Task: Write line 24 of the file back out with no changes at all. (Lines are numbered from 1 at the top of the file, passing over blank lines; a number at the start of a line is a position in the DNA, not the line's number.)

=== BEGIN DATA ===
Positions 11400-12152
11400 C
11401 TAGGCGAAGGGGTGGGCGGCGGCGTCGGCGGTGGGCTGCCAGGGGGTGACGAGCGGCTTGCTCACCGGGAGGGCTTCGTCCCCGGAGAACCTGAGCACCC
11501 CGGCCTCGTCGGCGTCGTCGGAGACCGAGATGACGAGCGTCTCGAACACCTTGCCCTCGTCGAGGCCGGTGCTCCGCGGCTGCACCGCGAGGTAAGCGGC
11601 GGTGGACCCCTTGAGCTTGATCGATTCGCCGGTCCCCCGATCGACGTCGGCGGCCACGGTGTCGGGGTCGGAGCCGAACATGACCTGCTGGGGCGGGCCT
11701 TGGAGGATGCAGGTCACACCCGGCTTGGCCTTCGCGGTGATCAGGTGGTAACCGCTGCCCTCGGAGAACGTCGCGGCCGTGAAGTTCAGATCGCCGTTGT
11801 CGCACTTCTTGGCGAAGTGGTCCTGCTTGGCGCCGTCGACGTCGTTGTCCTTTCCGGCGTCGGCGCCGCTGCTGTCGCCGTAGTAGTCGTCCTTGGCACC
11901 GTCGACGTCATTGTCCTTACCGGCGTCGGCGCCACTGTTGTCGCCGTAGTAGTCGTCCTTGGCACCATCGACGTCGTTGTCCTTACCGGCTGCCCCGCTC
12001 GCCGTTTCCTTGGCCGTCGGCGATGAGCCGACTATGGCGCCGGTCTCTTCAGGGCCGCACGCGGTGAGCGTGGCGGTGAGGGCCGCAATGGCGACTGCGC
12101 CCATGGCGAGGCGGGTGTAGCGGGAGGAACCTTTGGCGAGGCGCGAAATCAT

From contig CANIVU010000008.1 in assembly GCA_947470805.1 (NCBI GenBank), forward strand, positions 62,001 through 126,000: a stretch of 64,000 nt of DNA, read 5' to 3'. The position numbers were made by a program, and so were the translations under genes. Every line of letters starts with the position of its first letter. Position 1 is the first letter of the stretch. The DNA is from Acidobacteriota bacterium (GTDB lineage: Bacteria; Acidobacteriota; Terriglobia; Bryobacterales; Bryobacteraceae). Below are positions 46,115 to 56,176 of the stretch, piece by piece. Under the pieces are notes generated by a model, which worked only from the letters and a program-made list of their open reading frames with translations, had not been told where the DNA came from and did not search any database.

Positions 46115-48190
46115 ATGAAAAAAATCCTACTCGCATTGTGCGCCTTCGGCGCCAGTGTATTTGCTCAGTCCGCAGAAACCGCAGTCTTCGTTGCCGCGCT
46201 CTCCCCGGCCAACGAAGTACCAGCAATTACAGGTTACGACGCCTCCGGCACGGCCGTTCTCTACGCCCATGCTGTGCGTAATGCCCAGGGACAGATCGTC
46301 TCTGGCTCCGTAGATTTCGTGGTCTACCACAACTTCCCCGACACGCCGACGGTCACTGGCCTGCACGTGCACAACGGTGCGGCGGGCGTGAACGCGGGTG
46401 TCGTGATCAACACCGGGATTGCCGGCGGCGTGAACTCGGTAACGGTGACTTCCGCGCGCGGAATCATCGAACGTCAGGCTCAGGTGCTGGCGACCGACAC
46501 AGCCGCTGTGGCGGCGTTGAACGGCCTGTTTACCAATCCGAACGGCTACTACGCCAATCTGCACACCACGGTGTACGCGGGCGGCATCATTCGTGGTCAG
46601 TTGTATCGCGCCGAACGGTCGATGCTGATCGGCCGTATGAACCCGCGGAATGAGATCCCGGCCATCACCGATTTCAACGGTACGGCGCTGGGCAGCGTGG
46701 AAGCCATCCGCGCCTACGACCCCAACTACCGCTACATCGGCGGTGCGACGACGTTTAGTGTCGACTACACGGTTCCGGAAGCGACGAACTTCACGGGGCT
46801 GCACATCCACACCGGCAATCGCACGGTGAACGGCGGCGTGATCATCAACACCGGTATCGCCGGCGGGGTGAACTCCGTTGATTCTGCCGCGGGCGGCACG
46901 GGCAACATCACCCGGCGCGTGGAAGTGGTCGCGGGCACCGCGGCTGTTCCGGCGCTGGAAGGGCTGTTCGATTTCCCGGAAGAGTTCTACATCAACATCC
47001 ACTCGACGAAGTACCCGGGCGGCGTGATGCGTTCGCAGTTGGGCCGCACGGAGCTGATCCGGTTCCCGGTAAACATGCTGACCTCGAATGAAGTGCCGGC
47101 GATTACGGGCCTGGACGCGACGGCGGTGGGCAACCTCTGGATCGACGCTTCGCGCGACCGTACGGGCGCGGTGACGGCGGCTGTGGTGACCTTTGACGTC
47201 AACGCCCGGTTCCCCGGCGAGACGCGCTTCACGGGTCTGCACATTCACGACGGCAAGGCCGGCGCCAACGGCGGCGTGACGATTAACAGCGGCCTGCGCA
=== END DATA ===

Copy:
47201 AACGCCCGGTTCCCCGGCGAGACGCGCTTCACGGGTCTGCACATTCACGACGGCAAGGCCGGCGCCAACGGCGGCGTGACGATTAACAGCGGCCTGCGCA